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If the $90 million price tag on a new high school for Orchard Park has gotten the public's attention, it has also left some School Board members with a case of sticker shock.

Though none of the members backed away from supporting the plan to build a new high school and convert the current high school into a second middle school, several said they were stunned that the total cost of construction could top $90 million.

Leona Backus, an outgoing board member, questioned what the total tax impact would be if voters approve a new school in a referendum in the fall.

A recent school flier estimated the increase at $1.85 per $1,000 of assessed valuation in the Town of Orchard Park portion of the district, or about $278 for a house assessed at $150,000.

But it also suggested there could be more costs involved with a new school for increased staffing, maintenance and transportation.

"Additional staffing won't be put in that bond," Backus said. "And you won't have to vote for the maintenance of that building until it happens. And we might be talking millions of dollars on an annual basis."

"The people on my street -- I went door to door -- and I can't find a person who believes they can afford that," said board member Dennnis O'Keefe, referring to a potential $1.85-per-$1,000 tax increase.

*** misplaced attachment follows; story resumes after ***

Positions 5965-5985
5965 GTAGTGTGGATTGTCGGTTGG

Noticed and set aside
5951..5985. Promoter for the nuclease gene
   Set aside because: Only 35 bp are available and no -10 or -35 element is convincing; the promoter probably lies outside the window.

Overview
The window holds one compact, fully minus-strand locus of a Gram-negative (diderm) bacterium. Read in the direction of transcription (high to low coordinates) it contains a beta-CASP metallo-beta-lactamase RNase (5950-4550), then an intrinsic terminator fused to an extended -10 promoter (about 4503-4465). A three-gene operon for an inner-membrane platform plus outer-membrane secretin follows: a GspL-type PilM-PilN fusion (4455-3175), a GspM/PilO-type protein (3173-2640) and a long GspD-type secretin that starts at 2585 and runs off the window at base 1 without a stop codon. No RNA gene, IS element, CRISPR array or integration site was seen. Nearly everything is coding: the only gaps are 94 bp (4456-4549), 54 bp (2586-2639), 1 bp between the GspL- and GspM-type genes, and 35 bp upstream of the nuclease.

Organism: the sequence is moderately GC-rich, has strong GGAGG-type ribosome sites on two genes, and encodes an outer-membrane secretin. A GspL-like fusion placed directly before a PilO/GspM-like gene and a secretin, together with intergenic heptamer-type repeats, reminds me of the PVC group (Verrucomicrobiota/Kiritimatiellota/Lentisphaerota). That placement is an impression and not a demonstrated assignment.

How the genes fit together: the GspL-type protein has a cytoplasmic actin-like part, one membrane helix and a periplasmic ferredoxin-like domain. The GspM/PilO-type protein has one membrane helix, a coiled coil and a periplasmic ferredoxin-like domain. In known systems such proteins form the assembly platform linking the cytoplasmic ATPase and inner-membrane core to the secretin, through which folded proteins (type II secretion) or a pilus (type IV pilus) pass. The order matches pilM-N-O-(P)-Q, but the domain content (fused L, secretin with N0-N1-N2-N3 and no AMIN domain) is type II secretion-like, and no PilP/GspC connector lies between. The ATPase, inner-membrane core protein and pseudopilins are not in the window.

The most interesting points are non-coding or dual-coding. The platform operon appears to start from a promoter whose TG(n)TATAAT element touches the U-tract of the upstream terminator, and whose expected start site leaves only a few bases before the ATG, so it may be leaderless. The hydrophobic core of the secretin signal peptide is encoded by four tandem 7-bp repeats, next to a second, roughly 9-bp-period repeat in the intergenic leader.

Board member Vicki Jefferis, who has been chairwoman of several of the district's facilities groups, said that while costs such as staffing and maintenance won't be included in the bond, the district will provide estimates as they become available.

"We will have all the information that Mrs. Backus requested," Jefferis said after the meeting. "We wouldn't dare go to a vote until we had it very clear to the public what they are voting on."

And, Jefferis said, the board is still collecting input on the school plan, so any numbers being bandied about now are mainly to provide grist for discussion.

"This is a starting point," she said. "And before you can have discussions with the community, you have to put things out there for people to discuss. That's what we've tried to do."

Meanwhile, the board took its first actions on the Murphy Road property it bought from the Sisters of Mercy earlier this year.

A deal was approved to rent about 50 acres of the property to Joseph McNamara to grow soybeans this summer.

A second arrangement was approvedthat will allow local fire departments to burn down a dilapidated barn on the property as a "controlled burn" practice session.

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